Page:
English 1103 Course Description

English 1103 requires admission by permission of the English Department or the Honors College. This course is designed to develop your abilities to construct written texts on a sophisticated level. The course emphasizes critical reading and writing of various sources and incorporates advanced research methods. In addi­tion, instruction in 1103 emphasizes more advanced rhetorical issues, including invention strategies, arrangement, selecting and analyzing evidence, and devel­oping an appropriate style.

Lower Division Studies offers English 1103 to students who have exempted English 1101 and who are placed in this course through placement testing, SAT scores, or AP scores. English 1103H is an honors course primarily for Honors College stu­dents and functions as a Freshmen Learning Community. The content of the FLC course is not different from English 1103, however, unless the Honors freshmen community has a specific theme attached to it. This advanced composition course assumes a high caliber of reading and writing skills on the part of the students.

At GSU, English 1103 instructors develop their own themes, readings, and as­signments in order to design a course that provides more breadth and depth than the 1102 or 1103 entails. Because each section of the course varies in theme and assignments, this course offers more flexibility for the instructor and the students. The amount and complexity of the reading load represents a higher expectation of student ability and diligence. The assignments typically focus on close readings and analyses of fiction and non-fiction texts; creative and exploratory genres; and extensive research-based argumentative essays or projects.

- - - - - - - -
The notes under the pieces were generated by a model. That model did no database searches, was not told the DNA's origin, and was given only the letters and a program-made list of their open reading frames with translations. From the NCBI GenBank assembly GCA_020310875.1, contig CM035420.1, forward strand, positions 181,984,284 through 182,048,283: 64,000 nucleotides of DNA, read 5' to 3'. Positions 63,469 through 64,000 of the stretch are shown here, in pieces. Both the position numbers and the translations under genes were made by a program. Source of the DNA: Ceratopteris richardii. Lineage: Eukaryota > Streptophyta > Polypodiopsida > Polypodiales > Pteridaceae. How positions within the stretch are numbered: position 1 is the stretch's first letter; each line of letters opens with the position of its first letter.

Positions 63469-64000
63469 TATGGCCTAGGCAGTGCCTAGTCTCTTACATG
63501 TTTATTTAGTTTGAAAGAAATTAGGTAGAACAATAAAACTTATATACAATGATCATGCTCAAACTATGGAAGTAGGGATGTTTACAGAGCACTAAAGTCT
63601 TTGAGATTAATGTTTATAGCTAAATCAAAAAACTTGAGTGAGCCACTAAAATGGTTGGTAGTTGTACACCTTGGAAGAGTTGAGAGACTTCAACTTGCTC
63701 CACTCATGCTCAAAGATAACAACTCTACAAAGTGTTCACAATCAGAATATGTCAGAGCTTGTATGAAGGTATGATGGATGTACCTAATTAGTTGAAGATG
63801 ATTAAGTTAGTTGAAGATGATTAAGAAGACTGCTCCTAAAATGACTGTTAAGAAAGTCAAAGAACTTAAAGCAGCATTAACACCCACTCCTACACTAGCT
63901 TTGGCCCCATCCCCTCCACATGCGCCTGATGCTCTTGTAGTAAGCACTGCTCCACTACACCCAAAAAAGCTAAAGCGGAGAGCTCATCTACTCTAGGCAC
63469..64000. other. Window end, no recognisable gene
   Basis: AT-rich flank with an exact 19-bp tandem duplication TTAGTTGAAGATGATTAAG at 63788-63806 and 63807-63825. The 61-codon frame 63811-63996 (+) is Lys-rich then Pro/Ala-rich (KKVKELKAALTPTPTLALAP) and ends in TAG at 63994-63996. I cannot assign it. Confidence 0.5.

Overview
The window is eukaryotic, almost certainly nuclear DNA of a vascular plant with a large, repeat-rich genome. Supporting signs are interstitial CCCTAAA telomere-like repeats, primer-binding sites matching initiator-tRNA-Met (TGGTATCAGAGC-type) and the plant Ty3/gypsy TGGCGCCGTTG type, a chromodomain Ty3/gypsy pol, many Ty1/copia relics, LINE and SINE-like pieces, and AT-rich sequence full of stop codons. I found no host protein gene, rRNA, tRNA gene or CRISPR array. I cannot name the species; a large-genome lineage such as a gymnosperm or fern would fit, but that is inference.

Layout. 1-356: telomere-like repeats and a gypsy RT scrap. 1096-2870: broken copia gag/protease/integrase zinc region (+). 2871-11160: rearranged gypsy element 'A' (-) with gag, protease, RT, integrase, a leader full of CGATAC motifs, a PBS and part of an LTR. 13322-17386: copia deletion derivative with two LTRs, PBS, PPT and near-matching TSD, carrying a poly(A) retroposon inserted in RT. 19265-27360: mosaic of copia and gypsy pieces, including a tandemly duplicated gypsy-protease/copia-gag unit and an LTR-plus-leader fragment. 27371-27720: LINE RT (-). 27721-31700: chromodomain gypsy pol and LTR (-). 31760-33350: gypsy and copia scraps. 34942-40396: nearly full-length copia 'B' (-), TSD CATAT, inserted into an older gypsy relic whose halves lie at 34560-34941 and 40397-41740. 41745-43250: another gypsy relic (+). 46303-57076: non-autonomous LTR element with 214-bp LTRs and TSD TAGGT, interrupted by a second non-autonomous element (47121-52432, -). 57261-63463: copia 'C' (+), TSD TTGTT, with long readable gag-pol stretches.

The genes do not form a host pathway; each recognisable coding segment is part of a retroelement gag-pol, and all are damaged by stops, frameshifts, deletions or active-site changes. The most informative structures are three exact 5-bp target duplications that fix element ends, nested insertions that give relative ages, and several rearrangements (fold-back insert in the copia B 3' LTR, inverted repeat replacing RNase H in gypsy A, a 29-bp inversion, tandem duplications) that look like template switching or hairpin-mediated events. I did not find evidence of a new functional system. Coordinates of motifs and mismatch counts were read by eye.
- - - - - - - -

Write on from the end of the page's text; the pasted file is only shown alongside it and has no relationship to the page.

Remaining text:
Like instructors in other First-Year writing classes in Lower Division Studies, in­structors for English 1103 emphasize the writing process, peer interaction and peer reviews of drafts, and reflecting upon writing and learning through writing prompts and discussions. In addition, this class, like 1101 and 1102, enables you to hone your skills through extensive practice in reading, writing, discussion, re­sponse, oral presentations, and other activities that promote critical thinking.


By the time you successfully complete the English 1103 course, you should un­derstand and engage in writing as a process, including generating ideas, gather­ing evidence, drafting, revising, editing, and proofreading. The writing process, while both individual and collective, proves to be different for each student, and you will discover the benefits of recursively going through the process, writing multiple drafts and using a variety of strategies, including having conversations with your instructor, your peers, and yourself about your writing and your thought processes as you write and revise.

You will be introduced to the collaborative, social aspects of writing, including the ability to use writing as a tool for learning. Many of the assignments and classroom activities will ask you to collaborate with your peers by responding to readings, creating documents and other projects, and providing feedback on each others’ work. In addition, you will find ways to engage in academic discourse through close reading and analysis and through devising original arguments about texts and issues. You will also learn more about discourse through producing discourse. For example, you might revise a piece you have written by transforming it into another genre, which enables you to think about how form influences content and how different genres speak to audiences differently.